Brands should adjust their approach to gifting and make the extra effort it takes to connect with creators before sending mass mailers of items they might not want or use. Consideration for reducing waste goes a long way given our current climate (literally, and figuratively). In a study by Meta, 69% of global respondents believe that brands should care about the environment and provide sustainable living products for consumers.

There’s a delicate balance for influencers to strike – at the risk of appearing ‘ungrateful’ or tarnishing a relationship with a brand that could offer a lucrative deal in the future, it takes guts to publicize views about brands who are getting it wrong in 2022. Ultimately though, this new trend of influencers speaking up can effect change.

3.) A niche influencer is the new lifestyle influencer

In the second half of 2022, we expect the most successful influencers to rise from hyper-specific niches. We’ve had a taste of it already (consider the rapid catapult to fame of trainspotter Francis Bourgeois and the wild success of cleaning educators @GoCleanCo) and don’t see the trend going anywhere; we expect it to become the new norm. With more than 50 million people globally classified as content creators, influencers need to stand out amid a saturated market.

While creators can rise to fame based around a single topic, brands shouldn’t count them out if there isn’t an immediate obvious connection to their product. For example, London-based content creator Mesha Moinirad (otherwise known as @MrColitisCrohns) grew his community as an advocate for Ostomy & IBD patients and as an official ambassador of stoma bag supply company Coloplast Charter. Now, he also partners on sponsored content for brands like Paramount Plus UK, amongst many others.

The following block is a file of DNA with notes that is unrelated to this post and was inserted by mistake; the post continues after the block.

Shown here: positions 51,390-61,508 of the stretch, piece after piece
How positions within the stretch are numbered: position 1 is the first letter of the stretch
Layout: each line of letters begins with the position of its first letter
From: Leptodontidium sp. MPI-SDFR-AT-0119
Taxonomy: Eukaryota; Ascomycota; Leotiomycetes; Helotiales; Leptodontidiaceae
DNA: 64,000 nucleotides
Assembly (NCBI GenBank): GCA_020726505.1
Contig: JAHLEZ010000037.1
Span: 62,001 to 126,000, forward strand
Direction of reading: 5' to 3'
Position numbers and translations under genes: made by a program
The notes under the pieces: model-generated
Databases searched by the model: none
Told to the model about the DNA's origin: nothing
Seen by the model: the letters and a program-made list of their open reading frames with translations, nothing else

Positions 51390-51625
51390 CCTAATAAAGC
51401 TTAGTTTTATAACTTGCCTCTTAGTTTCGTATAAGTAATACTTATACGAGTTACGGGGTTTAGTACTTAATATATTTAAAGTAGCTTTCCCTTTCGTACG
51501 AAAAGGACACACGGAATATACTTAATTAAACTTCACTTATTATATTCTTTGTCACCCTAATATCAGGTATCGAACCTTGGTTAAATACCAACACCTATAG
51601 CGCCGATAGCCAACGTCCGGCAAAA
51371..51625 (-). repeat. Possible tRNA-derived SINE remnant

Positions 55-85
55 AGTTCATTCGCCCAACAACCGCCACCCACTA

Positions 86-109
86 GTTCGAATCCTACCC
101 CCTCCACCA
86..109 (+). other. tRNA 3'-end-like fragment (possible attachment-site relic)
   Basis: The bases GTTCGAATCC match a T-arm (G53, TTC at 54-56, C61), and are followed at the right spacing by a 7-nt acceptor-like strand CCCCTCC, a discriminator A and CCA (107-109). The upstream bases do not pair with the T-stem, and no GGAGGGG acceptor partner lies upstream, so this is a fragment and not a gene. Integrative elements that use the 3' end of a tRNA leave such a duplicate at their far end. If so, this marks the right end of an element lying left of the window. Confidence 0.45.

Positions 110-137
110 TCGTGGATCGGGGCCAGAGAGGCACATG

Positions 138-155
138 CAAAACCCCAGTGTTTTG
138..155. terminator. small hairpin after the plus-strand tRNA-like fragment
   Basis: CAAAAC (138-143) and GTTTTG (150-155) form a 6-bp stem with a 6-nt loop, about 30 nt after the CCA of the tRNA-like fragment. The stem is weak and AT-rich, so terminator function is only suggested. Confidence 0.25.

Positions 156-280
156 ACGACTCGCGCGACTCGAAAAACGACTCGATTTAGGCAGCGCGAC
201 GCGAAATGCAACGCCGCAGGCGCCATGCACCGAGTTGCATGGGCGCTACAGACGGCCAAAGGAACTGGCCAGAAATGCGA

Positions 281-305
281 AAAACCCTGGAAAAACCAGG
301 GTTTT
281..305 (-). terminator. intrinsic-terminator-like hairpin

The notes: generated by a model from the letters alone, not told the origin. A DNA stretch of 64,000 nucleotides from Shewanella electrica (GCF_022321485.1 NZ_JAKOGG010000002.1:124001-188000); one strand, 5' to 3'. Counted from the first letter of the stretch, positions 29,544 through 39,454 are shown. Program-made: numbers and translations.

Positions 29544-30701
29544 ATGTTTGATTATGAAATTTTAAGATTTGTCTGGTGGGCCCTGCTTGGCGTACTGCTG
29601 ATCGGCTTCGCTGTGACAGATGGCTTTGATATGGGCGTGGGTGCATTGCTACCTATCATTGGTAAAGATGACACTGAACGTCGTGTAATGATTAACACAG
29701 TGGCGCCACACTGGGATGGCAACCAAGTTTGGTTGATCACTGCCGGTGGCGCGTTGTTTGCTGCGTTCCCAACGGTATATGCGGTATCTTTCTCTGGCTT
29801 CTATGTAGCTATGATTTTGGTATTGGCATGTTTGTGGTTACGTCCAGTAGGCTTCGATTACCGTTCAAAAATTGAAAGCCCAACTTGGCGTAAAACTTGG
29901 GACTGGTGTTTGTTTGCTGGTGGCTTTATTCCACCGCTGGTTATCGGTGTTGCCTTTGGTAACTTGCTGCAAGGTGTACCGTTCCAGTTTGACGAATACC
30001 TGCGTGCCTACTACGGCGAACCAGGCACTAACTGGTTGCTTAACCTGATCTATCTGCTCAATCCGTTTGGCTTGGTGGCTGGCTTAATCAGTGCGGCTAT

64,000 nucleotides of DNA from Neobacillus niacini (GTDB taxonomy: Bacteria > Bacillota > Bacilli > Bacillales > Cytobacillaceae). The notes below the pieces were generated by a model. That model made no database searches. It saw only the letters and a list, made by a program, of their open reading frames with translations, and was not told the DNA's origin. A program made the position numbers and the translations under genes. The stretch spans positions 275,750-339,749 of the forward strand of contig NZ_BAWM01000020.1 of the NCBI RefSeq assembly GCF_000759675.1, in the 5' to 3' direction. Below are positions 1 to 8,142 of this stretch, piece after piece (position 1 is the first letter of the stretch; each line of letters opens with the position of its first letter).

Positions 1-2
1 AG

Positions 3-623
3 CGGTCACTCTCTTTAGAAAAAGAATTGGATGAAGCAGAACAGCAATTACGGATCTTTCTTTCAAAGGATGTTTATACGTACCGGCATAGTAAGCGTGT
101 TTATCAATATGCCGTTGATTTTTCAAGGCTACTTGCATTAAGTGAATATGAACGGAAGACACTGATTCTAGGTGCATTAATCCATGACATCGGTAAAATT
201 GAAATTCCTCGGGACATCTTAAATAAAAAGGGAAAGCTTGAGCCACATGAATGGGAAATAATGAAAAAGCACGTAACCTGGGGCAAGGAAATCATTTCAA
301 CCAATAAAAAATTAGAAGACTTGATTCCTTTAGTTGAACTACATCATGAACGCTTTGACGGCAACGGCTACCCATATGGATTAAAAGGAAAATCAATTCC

Partnering with a niche influencer can allow brands to tap into highly engaged, new audiences centered around a niche community with broader interests as diverse as the world around us. Some rising niches we’re observing in the influencer world? Literature, comedy, disability advocacy, poetry & creative writing, and digital artists, just to name a few.

4.) Welcome to the metaverse

It’s impossible to go online without seeing chatter about the metaverse and Web 3.0 these days. In spite of consumer resistance or hesitancy, Pew Research Center explains how the metaverse will be “an evolutionary leap” in cyberspace as we know it. We believe influencers will be the ones to usher us into a new world online – and it’s already happening.

We expect to see a rise in collaborations between influencers and brands to release digital products, like co-branded NFTs offering audiences collectible content and exclusive artwork. Brands like Gucci, Kendra Scott, and Burger King have already dipped their toes in the NFT world as an extension of their marketing efforts, and we expect that to trickle into global brand influencer marketing initiatives too.

Visual artist Sophie Tea (who rose to fame and fortune exclusively thanks to her viral Instagram presence) made waves earlier this year when she sold out her first NFT – a scan of her own nude body – which was meant to be a digital extension of her body positive women’s empowerment physical art collection Nudies which brought her online fame.

Additionally, it seems like every social media and online messaging platform now offers users the ability to create their own avatars to represent their persona in a digital format. TikTok is one of the most recent platforms to do just this, and to ensure the feature is inclusive and representative of their community, are leaning on their Creator Diversity Collective (a cohort of creators “which brings people from different backgrounds together to help ensure diversity, inclusion, and representation in our programs and on [the] platform”).

We expect influencers and creators to guide their audiences into a more deeply digital universe and to be consulted by brands who feel the need to make the foray on a much larger scale in the second half of 2022 and beyond.